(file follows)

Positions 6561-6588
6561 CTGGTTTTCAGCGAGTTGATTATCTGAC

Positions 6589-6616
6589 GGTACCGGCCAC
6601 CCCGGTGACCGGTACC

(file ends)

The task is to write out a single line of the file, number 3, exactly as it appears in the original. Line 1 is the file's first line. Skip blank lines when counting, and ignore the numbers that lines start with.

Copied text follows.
Positions 6589-6616